In TSA-Tex. Surgical Assocs., L.L.P. v. Vargas, one partner sued his other partners for various claims regarding the defendants attempt to squeeze the plaintiff out of the partnership. No. 14-19-00135-CV, 2021 Tex. App. LEXIS 1330 (Tex. App.—Houston [14th Dist.] February 25, 2021, no pet. history). The defendants filed a motion to dismiss under the Texas Citizens Participation Act (TCPA), and the trial court denied the motion. The defendants appealed.
The TCPA was enacted “to encourage and safeguard the constitutional rights of persons to petition, speak freely, associate freely, and otherwise participate in government to the maximum extent permitted by law and, at the same time, protect the rights of a person to file meritorious lawsuits for demonstrable injury.” Id. (citing Tex. Civ. Prac. & Rem. Code § 27.002). It does so by authorizing a party to file a motion to dismiss a legal action that “is based on, relates to, or is in response to a party’s exercise of the right of free speech, right to petition, or right of association.” Id.
The court of appeals affirmed the denial of the motion to dismiss under the TCPA. The defendants argued that the plaintiff’s claims were based on, related to, or in response to the exercise of free speech because the claims purportedly involve communications regarding the provision of medical services. The court of appeals disagreed:
We do not agree that Vargas’s claims are based on communications regarding the provision of medical services because the communications at issue relate to Vargas’s withdrawal from the partnership and occurred after Vargas stopped practicing medicine. This case involves a private contract dispute affecting only the fortunes of the partners. The alleged representations were made to a limited business audience concerning a business dispute among the partners related to Vargas’s withdrawal from the partnership. Because the statements are not relevant to a wider audience of potential patients, the statements were not made “in connection with a matter of public concern.” The issues presented by this case are simply not a matter of public concern.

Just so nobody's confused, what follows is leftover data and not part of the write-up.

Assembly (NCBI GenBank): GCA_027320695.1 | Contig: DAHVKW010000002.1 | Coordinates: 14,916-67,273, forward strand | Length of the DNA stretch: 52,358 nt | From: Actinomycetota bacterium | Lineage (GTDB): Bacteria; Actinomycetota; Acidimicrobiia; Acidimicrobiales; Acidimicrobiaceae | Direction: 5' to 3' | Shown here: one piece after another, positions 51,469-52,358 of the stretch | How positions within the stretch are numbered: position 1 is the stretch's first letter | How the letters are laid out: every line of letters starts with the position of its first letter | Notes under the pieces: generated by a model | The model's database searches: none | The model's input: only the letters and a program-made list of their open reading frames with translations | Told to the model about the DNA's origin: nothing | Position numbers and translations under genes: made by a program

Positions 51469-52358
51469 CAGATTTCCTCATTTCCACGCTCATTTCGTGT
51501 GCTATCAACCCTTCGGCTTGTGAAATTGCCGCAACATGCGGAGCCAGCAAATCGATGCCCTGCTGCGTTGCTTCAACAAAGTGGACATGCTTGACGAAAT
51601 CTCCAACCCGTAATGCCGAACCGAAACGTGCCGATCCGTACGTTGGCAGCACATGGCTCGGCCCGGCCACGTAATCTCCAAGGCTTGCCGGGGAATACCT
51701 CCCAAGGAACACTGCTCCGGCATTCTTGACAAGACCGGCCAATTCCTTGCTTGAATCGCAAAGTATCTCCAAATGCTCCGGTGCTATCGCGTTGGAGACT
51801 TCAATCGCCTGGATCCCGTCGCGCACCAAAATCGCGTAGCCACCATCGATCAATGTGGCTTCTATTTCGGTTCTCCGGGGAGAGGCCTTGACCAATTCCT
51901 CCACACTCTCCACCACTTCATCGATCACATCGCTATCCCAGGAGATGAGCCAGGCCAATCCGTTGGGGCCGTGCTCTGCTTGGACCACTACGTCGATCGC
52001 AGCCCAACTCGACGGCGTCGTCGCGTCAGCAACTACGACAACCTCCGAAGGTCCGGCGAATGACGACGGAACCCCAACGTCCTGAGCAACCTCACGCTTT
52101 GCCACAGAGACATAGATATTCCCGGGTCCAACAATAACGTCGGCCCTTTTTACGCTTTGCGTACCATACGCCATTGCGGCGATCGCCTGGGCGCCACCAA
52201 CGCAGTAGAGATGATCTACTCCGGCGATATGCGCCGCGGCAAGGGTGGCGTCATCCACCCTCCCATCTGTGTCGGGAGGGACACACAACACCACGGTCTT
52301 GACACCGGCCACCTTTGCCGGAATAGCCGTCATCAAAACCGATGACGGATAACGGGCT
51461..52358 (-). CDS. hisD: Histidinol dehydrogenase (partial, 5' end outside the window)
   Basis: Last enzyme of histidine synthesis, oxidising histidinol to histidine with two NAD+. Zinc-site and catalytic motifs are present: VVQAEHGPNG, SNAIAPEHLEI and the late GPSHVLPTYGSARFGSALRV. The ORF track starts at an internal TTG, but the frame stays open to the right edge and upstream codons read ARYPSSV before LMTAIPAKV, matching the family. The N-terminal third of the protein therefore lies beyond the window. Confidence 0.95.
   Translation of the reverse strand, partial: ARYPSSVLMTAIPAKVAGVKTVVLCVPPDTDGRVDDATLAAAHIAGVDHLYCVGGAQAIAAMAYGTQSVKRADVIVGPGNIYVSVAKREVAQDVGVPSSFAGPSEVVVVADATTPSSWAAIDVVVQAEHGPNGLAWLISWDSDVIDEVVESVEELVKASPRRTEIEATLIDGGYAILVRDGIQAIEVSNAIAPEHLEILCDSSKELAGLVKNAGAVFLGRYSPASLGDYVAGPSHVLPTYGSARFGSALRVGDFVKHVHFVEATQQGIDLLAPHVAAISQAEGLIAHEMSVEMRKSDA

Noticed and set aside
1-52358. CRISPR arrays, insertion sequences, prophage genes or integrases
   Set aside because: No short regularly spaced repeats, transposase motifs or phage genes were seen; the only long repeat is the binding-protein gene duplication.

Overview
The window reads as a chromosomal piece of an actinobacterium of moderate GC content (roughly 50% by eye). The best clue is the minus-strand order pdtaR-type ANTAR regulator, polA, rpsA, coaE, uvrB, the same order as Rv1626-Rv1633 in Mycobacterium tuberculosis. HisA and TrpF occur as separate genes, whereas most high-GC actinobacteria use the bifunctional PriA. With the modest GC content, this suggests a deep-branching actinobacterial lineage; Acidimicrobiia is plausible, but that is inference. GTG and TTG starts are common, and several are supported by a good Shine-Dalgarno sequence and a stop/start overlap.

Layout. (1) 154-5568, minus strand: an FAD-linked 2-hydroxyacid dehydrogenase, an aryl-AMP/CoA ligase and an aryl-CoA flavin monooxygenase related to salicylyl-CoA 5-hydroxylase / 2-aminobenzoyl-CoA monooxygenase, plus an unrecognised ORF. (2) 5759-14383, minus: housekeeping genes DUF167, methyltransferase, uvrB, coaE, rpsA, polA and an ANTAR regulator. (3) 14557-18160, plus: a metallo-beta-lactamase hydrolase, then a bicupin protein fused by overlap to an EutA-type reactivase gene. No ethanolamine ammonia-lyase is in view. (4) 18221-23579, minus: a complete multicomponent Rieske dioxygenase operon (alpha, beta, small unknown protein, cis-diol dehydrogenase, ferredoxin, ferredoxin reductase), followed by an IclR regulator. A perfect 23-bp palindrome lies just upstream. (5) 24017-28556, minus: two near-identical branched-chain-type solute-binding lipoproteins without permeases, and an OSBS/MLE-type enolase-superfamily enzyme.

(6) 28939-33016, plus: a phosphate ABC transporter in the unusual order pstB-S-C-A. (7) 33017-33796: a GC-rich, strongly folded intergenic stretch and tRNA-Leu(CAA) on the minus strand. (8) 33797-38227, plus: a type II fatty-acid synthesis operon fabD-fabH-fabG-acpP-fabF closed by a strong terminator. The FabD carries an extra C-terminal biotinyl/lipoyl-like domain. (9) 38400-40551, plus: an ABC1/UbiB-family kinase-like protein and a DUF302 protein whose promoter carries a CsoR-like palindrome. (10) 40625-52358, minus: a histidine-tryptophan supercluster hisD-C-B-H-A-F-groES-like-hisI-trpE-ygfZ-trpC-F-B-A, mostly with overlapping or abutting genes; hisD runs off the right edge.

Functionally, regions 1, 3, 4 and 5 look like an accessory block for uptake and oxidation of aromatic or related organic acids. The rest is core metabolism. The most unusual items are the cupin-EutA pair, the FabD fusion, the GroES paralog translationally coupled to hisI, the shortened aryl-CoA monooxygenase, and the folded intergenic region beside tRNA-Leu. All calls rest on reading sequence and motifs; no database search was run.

Id. The court of appeals also addressed whether plaintiff’s claims were based on, related to, or in response to the exercise of the right of association. The exercise of the right of association is defined in the applicable version of the TCPA as “a communication between individuals who join together to collectively express, promote, pursue, or defend common interests.” The court held that the communications did not constitute an exercise of the right of association:
We have defined the word “common” in the TCPA to mean “`of or relating to a community at large: public.’” The only communications at issue in Vargas’s claims are based on Vargas’s allegations that appellants (1) breached the Partnership Agreement and breached their fiduciary duties by “making false statements and denying [Vargas] access to important records,” (2) wrongfully assumed and exercised control over Vargas’s partnership interest, (3) sought to deprive Vargas of his partnership interest, and (4) attempted to fraudulently induce Vargas “to surrender his stake in the venture below its proper value.” These communications therefore are related to disagreements about Vargas’s withdrawal from the partnership. These communications concern a private transaction between private parties, not a matter of “common interest,” as we have held that expression is used in the applicable version of the TCPA. Accordingly, the communications do not constitute an exercise of the right of association protected by the TCPA.